EU Official Says AstraZeneca Vaccine Safe as Countries Suspend Its Use

17 European countries have suspended their Astra Zeneca vaccine campaigns

17 European countries have suspended their Astra Zeneca vaccine campaigns Credit Hannibal Hanschke Reuters

Europe's drug regulator, namely the European Medicines Agency (EMA) has defended the use of the Coronavirus vaccine developed by AstraZeneca/Oxford University, despite growing fears over blood clots in some people inoculated with the jab.

U.K. Health Secretary Matt Hancock on Wednesday said there was "no evidence that vaccines" cause blood clots. The review is being carried out by EMA's Pharmacovigilance Risk Assessment Committee (PRAC), the Committee responsible for the evaluation of safety issues for human medicines.

"While all available vaccines in Canada are safe and effective, NACI still recommends that in the context of limited vaccine supply, initial doses of mRNA vaccines should be prioritized for those at highest risk of severe illness and death and highest risk of exposure to COVID-19", said a statement from the committee.

"The AstraZeneca vaccine was seen to be safe and efficacious and we would need to review the data".

"As a precautionary measure, we chose to postpone the date for the launch of vaccination in the DRC", said Health Minister Eteni Longondo.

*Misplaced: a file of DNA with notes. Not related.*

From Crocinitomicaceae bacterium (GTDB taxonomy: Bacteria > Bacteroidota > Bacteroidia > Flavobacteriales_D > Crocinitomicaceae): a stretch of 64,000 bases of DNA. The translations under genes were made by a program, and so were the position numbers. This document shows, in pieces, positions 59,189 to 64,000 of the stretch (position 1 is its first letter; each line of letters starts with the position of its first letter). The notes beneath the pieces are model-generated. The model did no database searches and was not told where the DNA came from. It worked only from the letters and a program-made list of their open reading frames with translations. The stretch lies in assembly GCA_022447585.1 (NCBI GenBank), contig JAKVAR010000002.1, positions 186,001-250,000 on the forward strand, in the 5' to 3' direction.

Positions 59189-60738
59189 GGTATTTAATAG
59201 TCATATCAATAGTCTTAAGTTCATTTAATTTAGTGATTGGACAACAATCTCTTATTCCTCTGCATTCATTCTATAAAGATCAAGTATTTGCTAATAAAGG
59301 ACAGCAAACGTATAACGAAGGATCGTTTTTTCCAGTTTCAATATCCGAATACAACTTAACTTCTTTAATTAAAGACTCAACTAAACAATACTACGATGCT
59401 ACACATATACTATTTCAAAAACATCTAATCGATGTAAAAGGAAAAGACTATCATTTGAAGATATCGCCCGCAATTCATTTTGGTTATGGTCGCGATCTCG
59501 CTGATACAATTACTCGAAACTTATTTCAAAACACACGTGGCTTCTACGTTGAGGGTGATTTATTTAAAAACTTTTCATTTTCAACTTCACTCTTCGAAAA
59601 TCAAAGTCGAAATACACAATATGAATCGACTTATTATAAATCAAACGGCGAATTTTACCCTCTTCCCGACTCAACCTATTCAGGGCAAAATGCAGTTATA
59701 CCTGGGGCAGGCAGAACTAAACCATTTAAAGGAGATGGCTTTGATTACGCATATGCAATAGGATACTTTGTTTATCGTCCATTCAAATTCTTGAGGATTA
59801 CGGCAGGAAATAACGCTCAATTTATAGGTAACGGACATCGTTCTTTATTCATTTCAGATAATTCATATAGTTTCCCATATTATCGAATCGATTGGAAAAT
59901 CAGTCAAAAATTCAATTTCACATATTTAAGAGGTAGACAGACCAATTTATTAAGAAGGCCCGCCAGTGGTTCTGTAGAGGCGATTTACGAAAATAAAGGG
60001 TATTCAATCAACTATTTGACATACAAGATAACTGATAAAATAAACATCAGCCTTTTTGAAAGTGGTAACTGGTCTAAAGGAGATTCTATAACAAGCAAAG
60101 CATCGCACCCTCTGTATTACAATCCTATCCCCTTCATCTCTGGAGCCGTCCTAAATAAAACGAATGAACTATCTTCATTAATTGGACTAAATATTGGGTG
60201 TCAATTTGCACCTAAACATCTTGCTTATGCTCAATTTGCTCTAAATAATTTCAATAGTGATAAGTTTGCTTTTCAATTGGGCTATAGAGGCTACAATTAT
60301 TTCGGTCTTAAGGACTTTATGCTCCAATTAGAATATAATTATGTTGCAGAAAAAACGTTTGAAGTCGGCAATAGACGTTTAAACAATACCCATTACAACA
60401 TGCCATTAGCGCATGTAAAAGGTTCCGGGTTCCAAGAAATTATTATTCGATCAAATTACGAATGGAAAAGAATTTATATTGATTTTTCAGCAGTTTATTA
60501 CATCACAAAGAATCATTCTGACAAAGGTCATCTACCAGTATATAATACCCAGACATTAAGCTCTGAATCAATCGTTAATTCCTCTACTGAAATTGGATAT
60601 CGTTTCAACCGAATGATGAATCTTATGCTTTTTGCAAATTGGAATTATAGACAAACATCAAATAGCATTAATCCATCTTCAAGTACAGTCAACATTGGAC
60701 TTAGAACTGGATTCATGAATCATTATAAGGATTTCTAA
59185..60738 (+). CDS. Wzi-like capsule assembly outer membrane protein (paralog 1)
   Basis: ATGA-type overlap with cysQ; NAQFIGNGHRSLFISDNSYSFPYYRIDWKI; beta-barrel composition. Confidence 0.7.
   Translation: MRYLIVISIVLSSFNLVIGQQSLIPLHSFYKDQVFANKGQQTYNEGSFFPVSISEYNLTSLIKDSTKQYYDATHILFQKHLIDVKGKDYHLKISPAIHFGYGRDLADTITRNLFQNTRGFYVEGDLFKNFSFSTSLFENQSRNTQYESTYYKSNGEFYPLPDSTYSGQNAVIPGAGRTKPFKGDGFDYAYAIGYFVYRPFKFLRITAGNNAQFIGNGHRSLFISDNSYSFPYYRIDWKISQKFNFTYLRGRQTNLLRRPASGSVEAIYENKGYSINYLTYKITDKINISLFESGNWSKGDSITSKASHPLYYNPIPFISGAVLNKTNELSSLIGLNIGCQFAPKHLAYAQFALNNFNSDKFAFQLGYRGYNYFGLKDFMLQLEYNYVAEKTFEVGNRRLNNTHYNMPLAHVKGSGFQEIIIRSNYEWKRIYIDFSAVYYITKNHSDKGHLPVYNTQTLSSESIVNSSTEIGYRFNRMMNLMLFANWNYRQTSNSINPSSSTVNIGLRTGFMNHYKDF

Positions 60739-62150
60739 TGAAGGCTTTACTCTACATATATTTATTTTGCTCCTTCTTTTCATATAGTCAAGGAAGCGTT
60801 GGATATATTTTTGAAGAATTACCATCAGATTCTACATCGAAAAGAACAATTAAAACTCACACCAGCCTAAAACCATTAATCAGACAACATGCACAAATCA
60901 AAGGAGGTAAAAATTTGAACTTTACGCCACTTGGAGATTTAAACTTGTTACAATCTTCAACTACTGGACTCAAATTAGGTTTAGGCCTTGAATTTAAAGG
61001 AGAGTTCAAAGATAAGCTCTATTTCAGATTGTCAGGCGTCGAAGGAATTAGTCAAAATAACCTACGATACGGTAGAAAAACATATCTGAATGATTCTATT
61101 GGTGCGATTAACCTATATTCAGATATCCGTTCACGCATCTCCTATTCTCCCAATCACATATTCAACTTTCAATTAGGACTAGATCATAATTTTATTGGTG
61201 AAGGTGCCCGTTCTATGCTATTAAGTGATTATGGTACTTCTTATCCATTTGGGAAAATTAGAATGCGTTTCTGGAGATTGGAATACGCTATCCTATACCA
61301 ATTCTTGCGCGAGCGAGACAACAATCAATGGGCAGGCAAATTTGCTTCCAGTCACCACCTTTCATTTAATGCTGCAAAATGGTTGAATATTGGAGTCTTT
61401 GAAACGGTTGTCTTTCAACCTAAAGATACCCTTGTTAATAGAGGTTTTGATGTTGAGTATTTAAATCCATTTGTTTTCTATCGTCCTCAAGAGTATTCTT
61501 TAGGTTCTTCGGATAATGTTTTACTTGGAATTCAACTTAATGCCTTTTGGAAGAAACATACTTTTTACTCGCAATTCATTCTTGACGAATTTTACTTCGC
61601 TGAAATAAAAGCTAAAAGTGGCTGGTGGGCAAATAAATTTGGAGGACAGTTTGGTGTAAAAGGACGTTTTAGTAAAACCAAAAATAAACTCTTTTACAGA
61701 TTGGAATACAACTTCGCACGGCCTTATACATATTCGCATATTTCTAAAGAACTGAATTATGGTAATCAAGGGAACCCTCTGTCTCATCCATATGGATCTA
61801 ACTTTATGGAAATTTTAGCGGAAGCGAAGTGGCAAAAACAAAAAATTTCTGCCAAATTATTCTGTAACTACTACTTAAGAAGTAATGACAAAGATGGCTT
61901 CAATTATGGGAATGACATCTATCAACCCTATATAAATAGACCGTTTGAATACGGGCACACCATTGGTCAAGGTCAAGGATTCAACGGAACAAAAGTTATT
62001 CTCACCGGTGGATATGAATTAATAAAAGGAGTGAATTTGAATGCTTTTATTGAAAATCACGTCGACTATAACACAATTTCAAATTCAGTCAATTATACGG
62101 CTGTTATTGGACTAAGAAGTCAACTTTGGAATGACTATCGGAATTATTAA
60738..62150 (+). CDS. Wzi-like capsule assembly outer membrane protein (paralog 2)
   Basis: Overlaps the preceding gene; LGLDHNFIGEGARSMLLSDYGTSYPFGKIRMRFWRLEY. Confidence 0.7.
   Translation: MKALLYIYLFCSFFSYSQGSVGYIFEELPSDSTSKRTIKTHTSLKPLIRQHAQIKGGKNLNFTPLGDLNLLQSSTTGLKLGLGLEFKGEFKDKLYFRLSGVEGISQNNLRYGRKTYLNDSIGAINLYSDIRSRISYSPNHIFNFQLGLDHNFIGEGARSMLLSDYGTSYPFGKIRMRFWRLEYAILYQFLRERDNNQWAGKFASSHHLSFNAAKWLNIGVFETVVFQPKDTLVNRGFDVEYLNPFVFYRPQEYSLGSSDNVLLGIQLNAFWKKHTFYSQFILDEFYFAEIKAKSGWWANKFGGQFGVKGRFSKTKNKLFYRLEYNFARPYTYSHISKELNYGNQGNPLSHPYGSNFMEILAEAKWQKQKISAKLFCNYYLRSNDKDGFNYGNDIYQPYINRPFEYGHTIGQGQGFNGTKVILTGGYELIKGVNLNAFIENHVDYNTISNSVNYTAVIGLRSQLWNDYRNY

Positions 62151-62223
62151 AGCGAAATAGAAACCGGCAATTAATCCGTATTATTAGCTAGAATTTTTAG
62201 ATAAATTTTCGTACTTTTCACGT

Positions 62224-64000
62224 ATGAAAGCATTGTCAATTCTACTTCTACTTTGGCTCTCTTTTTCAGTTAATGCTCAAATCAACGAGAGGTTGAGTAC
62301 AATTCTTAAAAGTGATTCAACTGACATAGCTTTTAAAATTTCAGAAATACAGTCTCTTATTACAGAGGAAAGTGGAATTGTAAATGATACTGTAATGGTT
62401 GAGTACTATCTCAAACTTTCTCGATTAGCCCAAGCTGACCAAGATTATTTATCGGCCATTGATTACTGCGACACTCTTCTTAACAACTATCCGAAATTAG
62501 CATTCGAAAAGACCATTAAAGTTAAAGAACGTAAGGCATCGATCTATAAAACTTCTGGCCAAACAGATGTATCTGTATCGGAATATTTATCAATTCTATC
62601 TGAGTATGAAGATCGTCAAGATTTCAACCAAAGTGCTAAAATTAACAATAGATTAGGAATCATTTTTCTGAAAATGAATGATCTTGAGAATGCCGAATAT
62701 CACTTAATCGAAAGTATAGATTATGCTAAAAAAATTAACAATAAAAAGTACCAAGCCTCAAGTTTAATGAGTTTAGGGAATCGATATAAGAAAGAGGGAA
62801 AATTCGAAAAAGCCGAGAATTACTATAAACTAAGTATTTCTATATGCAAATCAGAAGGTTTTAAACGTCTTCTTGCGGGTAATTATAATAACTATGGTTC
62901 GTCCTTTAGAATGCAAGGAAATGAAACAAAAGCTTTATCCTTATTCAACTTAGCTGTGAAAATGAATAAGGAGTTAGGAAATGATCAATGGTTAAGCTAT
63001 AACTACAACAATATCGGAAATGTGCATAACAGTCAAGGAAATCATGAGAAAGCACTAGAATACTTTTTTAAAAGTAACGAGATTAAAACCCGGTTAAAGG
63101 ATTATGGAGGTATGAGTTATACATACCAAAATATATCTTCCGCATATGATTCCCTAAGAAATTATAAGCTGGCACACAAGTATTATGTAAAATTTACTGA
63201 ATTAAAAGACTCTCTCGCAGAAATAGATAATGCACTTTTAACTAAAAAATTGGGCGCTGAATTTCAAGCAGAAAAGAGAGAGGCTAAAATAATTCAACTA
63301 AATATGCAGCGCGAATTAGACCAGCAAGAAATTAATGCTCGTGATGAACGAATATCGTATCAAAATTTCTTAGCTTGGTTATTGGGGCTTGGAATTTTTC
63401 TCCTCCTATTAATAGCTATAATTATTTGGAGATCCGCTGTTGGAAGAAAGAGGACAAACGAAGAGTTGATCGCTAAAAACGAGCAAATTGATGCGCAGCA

Prof Jonathan Van-Tam, England's deputy chief medical officer, also pointed out the potential side effects of paracetamol to demonstrate why people shouldn't worry about the jab.

Pfizer/BioNTech vaccine doses for Europe, including the United Kingdom, are being produced in BioNTech's German manufacturing sites, as well as in Pfizer's manufacturing site in Belgium.

"There were a few very unusual and troubling cases which justify this pause and the analysis", Fischer told France Inter radio. Ford said the province would honour its commitment to people between those ages who have appointments, but it is unclear what will happen after that.

The updated advice comes a week after NACI revised its recommendations about dosage intervals for COVID-19 vaccines, saying the second dose could be stretched up to four months in order to increase the number of Canadians being vaccinated.

But a new agreement for Germany's IDT Biologika to help produce the single-shot Johnson & Johnson vaccine would offer Europe greater certainty, Germany's economy minister said Monday.

When the AstraZeneca vaccine was approved for emergency use in Britain last December, the shot was described as the "vaccine for the world".

One case of a thromboembolic event is under investigation, the ministry explained. And COVID-19 also causes blood clots. Vera Etches said the city would welcome AstraZeneca vaccines to speed up mass vaccination here.

The developers of Russia's successful Sputnik V vaccine also said they had reached production agreements in key European countries.

"You have the goal, it is about getting society back to normal and weathering the storm in the third wave".